I started four weeks ago with a general introduction on programming paradigms and on the necessity to at least know the most important ones in order to become a decent programmer. As my students had already studied imperative and object-oriented programming become coming to my class, I offered them to teach functional programming (using Scheme), logic programming (using Prolog in principle) and scripting (using Ruby). This first lecture can be downloaded here.
The following week, I introduced Scheme by putting a lot of accent on the evaluation of expression and the definition of simple (mathematical functions). The lecture, which is available here, was followed by a lab sheet where the students were introduced to DrScheme and were asked to write a number of simple functions (like fahrenheit->celcius).
The next lecture was on recursion and I focussed on a number of mathematical functions like factorial, fibonacci, square root using Newton’s successive approximation etc. I spent some time introducing the concept of tail-recursion to them as well as the tail-recursion optimization that Scheme has to do.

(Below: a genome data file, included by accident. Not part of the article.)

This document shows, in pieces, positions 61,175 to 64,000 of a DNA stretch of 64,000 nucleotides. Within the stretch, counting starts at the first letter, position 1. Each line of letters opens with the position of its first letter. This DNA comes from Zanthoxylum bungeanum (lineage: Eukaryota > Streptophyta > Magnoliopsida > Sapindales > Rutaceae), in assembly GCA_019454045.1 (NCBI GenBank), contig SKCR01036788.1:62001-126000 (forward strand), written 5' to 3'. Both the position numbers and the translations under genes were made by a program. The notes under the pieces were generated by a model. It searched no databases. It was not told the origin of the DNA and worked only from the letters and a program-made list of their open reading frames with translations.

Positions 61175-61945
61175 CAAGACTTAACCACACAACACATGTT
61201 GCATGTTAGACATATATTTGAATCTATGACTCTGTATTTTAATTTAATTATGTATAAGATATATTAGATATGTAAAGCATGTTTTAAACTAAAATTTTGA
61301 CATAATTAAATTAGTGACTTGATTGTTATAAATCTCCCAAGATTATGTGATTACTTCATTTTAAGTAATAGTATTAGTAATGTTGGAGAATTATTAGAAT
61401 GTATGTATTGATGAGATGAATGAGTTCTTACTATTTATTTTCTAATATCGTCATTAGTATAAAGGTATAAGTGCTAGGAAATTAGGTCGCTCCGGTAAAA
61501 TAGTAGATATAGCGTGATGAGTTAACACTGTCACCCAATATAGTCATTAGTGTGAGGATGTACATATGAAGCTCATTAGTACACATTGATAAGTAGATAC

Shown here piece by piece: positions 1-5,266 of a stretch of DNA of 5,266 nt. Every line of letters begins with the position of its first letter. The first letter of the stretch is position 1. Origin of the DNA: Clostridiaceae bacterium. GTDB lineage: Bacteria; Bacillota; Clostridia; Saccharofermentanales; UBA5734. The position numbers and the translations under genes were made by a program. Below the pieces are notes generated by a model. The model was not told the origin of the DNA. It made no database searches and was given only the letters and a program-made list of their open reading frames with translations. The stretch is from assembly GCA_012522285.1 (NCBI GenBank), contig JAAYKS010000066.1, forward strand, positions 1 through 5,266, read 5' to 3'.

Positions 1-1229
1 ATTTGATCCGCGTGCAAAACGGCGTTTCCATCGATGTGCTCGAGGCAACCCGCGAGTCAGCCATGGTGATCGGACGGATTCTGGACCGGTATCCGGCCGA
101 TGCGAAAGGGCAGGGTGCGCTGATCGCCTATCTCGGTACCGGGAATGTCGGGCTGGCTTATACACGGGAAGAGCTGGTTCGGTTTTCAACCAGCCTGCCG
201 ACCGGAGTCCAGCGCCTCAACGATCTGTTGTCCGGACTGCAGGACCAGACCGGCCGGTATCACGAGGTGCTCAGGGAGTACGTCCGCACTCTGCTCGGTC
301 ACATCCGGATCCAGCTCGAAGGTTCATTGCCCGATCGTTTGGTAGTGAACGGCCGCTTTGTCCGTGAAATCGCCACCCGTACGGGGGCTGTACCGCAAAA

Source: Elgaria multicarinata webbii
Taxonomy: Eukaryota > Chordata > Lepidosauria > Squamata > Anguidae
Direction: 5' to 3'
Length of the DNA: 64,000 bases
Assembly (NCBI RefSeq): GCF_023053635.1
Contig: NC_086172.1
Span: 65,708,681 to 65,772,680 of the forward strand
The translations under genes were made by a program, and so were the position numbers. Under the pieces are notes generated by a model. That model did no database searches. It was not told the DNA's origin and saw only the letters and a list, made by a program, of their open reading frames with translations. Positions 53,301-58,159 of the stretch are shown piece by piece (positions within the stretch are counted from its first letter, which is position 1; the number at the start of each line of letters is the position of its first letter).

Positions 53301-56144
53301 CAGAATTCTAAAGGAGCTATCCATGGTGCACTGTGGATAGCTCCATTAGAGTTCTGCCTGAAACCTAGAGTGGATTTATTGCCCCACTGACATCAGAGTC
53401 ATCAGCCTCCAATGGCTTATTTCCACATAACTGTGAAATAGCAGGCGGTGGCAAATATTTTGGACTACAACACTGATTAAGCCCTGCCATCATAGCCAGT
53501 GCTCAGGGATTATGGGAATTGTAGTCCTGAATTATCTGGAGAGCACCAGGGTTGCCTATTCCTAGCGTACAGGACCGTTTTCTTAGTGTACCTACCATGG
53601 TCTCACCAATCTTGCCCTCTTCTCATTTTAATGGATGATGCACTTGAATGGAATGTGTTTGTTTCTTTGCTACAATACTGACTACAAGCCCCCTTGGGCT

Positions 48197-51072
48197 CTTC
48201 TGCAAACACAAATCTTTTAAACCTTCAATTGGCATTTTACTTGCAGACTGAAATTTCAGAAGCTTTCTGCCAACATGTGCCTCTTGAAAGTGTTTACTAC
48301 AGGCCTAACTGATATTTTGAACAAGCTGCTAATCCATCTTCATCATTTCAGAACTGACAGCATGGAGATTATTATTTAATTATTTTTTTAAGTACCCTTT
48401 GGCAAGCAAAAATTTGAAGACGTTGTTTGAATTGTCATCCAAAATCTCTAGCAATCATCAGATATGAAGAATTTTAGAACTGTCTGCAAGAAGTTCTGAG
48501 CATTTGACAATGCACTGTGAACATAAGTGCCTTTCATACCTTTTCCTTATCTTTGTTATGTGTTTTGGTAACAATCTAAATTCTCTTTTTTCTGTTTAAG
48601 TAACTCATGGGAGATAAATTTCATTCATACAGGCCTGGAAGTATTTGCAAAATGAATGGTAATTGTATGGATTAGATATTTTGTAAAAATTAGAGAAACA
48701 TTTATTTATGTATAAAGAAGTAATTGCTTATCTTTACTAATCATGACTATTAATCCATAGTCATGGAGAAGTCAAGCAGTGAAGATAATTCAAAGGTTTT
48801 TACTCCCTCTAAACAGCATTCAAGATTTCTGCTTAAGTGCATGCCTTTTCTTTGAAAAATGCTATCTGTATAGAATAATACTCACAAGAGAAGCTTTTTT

As an example, this:
(define (o+ n m)
(cond ((zero? m) n)
(else (o+ (add1 n) (sub1 m)))))
runs in constant space (i.e. there are no recursive function calls at runtime) even though it is expressed recursively. During the lab, the students implemented and traced a number of recursive functions (using the tracing facilities found in MzScheme). They implemented o+’s friends, o-, o*, o/, o^, o=, o< and o> (corresponding, of course, to our usual +, -, *, /, ^, =, < and >) using tail-recursion so that they run as quickly as possible.
The last lecture which I had last Friday was on pairs and lists, the most fundamental compound data structures found in Scheme. I introduced them to car and cdr and showed them a number of fundamental algorithms acting on lists (like length). During the lab, I asked the students to implement a simple database of students and marks and this is inspired by what I read in Practical Common Lisp.
My lectures have been cool up to now. The students are lively and responsive to my jokes and “parentheses”. The labs also are going on nicely with students who are really learning new things and having fun in the process.
It’s too early to say whether they’ll become better programmers eventually but I feel they are on the right track…